Research activities for August 2002 through June 2003 at the
National Center for Theoretical Sciences, HsinChu Taiwan
During my stay at the National Center for Theoretical Sciences
I have worked on 3 projects with Prof. Chi-Shung Tang, all concerning
electron dynamics in nanoscale semiconductor systems.
Science Institute, University of Iceland,
Dunhaga 3, IS-107 Reykjavik, Iceland
As a basis for the first two projects we designed a numerical model
of a two-dimensional electron gas (2DEG) with or without an external
magnetic field. The 2DEG is confined by a general confinement
potential that does allow us to consider quantum rings, dots
with various geometries, or short quantum wires. The numerical
model is implemented using a grid-free approach to DFT theory to
describe the Coulomb interaction between several electrons
. The use of a functional basis instead of a
spatial grid results in compact matrices which are ideal for
a parallel calculation where the construction of the CPU-intensive
elements is distributed between the nodes of a cluster.
In addition to the evaluation of the ground state properties we
extended the model to follow the time evolution of a system after
an initial short radiation pulse in the Tera-Hertz regime
is used to excite it. The direct integration of the
time evolution operator for the system within a grid-free DFT formalism
allows us to subject it to strong external perturbation and
observe nonlinear effects.
The first project centered on the effects of a short Tera-Hertz
pulse on the persistent current in a 2DEG in a quantum ring.
The results have already been published as a rapid communication
in Physical Review B . We found that
the initial perturbation can generate nonadiabatically persistent
currents in the system that may even be of opposite direction to the
original equilibrium current.
The electron density in a quantum ring with 12 electrons,
and the induced density in the same system at some later point in
time after the initial excitation.
In this finite width quantum ring the Tera-Hertz excitation
changes the state of the system by inducing a large radial
collective oscillation, a magnetoplasmon that due to the Lorentz
force maintains an angular current with a nonvanishing DC component.
We have recently compared the exciation of the collective mode
in the finite width quantum ring to what happens in a 1D
This work of ours has already been cited as displaying an example of
radiation induced phenomena that are now under intense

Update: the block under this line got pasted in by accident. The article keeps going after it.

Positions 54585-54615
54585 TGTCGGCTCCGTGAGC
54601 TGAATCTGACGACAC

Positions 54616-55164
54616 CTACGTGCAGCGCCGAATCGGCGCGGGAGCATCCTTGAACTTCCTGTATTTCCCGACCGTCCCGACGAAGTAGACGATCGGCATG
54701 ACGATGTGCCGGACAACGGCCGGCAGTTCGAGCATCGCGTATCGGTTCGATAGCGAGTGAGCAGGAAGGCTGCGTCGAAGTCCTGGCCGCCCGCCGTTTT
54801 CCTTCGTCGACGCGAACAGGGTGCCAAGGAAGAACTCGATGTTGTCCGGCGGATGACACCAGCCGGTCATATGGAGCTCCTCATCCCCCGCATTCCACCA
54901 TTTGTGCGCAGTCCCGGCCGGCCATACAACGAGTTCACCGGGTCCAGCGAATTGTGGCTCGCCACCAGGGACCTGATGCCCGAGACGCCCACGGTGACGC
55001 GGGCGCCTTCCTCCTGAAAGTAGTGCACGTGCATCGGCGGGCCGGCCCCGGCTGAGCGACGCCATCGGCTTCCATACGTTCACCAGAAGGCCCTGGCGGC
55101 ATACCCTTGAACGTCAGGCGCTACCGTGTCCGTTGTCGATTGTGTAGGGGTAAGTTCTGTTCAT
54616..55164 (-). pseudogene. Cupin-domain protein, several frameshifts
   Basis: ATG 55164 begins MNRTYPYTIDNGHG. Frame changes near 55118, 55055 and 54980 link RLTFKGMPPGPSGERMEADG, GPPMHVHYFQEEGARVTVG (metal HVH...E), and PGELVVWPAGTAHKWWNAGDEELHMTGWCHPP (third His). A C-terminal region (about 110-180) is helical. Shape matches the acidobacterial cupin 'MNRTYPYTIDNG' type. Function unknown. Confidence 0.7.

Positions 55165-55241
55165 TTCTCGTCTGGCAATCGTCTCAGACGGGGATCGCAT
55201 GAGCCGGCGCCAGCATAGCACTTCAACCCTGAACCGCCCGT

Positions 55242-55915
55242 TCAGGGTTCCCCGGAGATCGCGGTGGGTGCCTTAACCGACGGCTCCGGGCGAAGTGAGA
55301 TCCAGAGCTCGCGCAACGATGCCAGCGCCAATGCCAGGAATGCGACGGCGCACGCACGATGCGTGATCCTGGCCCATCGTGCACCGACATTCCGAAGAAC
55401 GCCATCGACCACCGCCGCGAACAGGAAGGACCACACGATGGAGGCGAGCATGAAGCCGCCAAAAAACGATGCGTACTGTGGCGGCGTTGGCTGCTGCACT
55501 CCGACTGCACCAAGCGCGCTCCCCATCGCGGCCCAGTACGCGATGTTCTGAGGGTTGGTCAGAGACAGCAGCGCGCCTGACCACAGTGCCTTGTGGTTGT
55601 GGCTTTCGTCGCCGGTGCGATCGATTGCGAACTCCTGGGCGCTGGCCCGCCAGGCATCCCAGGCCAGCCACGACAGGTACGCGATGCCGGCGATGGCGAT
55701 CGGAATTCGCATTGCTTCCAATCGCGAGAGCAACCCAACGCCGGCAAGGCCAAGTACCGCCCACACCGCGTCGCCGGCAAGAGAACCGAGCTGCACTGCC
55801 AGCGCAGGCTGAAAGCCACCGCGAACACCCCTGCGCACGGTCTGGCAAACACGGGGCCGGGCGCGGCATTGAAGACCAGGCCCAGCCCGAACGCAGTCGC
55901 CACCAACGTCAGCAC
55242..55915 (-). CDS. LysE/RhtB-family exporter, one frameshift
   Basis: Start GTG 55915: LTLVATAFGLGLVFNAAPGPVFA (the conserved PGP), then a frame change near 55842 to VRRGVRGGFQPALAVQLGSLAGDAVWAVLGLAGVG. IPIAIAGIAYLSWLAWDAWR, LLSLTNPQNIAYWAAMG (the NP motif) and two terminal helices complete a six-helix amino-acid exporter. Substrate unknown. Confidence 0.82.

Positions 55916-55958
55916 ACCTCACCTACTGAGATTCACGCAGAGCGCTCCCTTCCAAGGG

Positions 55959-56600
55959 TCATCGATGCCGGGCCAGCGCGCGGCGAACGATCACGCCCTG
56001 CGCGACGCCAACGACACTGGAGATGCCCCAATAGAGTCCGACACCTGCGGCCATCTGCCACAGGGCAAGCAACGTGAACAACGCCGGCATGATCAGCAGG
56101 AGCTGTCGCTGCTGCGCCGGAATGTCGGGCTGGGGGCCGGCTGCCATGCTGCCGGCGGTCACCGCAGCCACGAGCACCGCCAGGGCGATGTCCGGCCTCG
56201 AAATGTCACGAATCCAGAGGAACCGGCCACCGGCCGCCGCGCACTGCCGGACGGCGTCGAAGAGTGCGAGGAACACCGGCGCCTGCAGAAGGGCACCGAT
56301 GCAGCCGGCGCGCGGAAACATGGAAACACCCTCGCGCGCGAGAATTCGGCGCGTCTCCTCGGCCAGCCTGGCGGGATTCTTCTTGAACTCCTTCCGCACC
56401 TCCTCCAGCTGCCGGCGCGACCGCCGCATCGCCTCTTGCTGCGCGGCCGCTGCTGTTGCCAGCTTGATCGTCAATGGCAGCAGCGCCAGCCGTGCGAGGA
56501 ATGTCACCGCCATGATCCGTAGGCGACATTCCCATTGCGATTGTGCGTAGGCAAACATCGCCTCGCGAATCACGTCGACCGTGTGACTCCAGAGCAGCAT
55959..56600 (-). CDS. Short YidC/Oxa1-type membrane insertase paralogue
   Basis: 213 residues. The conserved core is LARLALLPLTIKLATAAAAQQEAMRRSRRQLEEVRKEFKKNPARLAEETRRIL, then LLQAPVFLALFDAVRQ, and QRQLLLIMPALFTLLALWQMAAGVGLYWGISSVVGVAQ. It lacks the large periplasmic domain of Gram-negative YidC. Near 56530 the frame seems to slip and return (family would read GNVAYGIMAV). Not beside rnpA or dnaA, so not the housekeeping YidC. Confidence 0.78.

investigation by several groups working on the quantum Hall effect
in 2DEG's .
The time-dependent magnetization of a 2DEG in a quantum ring.
The initial excitation with duration of 3 ps
has reversed the direction of the
The second project did focus on the effects of an impurity on the
FIR-spectroscopy of a short quantum wire.
The results have been sent for publication in Physical Review B,
and are already on the arXiv preprint server .
Here we found that effects of the impurity do depend on the strength and
the polarization of the excitation. Increased excitation strength does
redshift the resonances linked with collective oscillations of
impurity states. Interestingly, we also observe a
spin-density oscillation with a much longer switch-on time than the
collective charge oscillations. The occurance of the collective
spin oscillation can be subdued by a still stronger excitation.
The ground state electron density of a short quantum wire
with and without an impurity. The center left figure shows the
effective density around the impurity in the middle of the
system. The right figure shows the magnetoplasmon in the
system after an excitation of the system with a Tera-Hertz
The third project is a long-term project with the aim to describe
a transport through the time-dependent nanosystem. We have already
taken the first steps to investigate a transport through a quantum
wire in a magnetic field. In the middle of the wire is a simple scattering
potential, that will later be replaced by the potential of
the nanosystem of interest, while the wire plays the role of the contacts.
We are now building the description of the static scattering using the
Lippmann-Schwinger equation together with the Greens function of
the wire in the magnetic field. There are still several steps that we
have to formulate carefully in the problem. Most likely we will also
allow this model and research to branch off in several directions reflecting
our interests and connection to interesting experiments.
A parabolic quantum wire with a scattering potential in the middle.
Generally, the time at the NCTS has been very valuable to me. I have
had the time to explore a new formalism with respect to a grid-free
implementation of DFT-theory and apply it to a confined 2DEG under
strong time dependent excitation. I have had time to learn FORTRAN 95,
and most important of all, I have had very good discussions and
cooperation with Prof. Chi-Shung Tang on interesting new physical
The office staff of the center has been extremely helpful
to the whole family in organizing
our environment to perfection, and we are deeply touched by the open
Taiwanese culture that has accepted us wherever we have ventured during
these 11 excellent months we will never forget.